Beacon Project


BLACKOUT 2.0 is an interdisciplinary project that recreates historical slave ads using ‘erasure’ or ‘blackout’ poetry.

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BLACKOUT 2.0 is an interdisciplinary project that recreates historical slave ads using‘erasure’ or ‘blackout’—a form of poetry created by erasing words from an existing text to create a visual poem. Working from K'jipuktuk (Halifax, Nova Scotia)—the unneeded and ancestral homeland of the Mi’kmaq people—Erasure Art Collective (EAC) has special interest in documented evidence of persons of African descent being bought and sold locally during the 1700s and 1800s.

While Halifax was never a major slave trading port, fugitive slave advertisements appeared in local newspapers asking for the return of “a Negroe Girl named Thursday” (Nova Scotia Gazette, 1772) and “a Negro Boy Slave Named Dick” (Royal Gazette, 1790) among others. These ads, which were written by slaveholders, often positioned persons of African descent as prey: hunted, hopeless, and weak. BLACKOUT 2.0, therefore, seeks to rework the slaveholder’s text to reveal new narratives honouring those who challenged one of history’s most rigid and inhumane systems, and championing their bold acts of resistance.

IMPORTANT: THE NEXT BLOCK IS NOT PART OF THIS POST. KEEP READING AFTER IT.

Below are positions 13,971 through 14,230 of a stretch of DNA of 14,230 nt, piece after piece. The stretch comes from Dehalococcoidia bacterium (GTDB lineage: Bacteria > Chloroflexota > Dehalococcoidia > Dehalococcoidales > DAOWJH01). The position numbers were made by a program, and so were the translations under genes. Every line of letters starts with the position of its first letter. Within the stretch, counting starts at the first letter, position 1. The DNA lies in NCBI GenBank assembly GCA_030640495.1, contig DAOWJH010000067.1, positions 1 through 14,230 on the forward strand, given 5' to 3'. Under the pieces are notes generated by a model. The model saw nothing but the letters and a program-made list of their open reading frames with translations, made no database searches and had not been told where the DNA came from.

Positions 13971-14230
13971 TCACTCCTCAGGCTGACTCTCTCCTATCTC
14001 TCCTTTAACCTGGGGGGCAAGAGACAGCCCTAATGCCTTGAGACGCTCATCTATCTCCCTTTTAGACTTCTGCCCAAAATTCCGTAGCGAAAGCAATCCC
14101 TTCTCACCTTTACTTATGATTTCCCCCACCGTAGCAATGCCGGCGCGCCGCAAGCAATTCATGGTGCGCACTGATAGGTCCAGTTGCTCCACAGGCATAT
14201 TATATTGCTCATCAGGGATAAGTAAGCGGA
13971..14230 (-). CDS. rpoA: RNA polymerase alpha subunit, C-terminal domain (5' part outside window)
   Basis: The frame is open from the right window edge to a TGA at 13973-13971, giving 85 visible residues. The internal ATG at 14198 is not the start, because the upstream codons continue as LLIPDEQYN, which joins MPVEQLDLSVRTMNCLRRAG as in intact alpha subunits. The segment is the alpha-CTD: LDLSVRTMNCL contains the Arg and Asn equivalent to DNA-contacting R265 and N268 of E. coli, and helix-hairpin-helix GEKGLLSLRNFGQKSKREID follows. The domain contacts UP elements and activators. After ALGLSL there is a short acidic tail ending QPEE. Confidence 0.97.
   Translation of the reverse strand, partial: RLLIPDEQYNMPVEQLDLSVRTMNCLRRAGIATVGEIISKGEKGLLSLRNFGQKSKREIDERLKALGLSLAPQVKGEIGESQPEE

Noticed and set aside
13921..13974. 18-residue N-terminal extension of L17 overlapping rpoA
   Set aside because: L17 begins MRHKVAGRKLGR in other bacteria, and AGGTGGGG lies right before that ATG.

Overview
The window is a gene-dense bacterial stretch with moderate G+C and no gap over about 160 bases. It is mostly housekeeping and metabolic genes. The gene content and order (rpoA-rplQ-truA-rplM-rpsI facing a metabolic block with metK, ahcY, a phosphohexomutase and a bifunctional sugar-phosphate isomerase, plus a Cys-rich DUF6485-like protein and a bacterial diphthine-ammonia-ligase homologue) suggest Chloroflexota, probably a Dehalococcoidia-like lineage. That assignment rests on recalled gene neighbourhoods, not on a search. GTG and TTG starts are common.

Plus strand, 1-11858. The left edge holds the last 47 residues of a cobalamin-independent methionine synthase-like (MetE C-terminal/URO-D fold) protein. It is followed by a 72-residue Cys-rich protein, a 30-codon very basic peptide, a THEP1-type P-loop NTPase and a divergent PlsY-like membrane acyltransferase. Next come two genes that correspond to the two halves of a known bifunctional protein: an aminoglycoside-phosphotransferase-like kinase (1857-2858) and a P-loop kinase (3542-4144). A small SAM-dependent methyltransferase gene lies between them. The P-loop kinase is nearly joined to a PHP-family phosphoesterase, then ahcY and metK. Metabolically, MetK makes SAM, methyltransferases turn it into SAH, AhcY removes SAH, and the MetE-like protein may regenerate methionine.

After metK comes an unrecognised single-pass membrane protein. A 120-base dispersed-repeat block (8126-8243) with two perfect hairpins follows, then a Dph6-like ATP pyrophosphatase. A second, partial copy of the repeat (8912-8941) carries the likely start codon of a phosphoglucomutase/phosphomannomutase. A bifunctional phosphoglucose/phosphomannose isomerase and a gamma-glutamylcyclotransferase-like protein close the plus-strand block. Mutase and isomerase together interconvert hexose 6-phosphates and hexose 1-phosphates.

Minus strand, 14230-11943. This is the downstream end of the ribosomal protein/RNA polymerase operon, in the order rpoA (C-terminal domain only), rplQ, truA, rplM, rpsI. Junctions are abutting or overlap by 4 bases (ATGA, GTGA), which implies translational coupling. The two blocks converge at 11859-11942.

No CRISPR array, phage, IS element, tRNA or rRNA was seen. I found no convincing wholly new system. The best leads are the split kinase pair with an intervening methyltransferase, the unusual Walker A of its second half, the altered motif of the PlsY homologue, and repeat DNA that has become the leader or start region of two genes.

Inspired by their ancestors' journeys and struggle towards self-determination, EAC presents the art of erasure poetry in non-traditional art forms including painting (acrylic on paper) and film/video. The collective’s inaugural BLACKOUT installation was presented at Nocturne 2022 in a series of two live performance installations at Sackville Landing and Halifax Central Library. Since then, EAC has expanded their process- driven project to include visual art, performance, music and film. Join them at the Art Gallery of Nova Scotia for an intimate presentation featuring art installation, short films, and live performance collaborations with African Nova Scotian musicians working in a range of musical genres.


Oct 14th
6:00 PM - 12:00 AM
Installation Video

This project was made possible through the generous support of:



Art Gallery of Nova Scotia

1723 Hollis St

Wheelchair accessible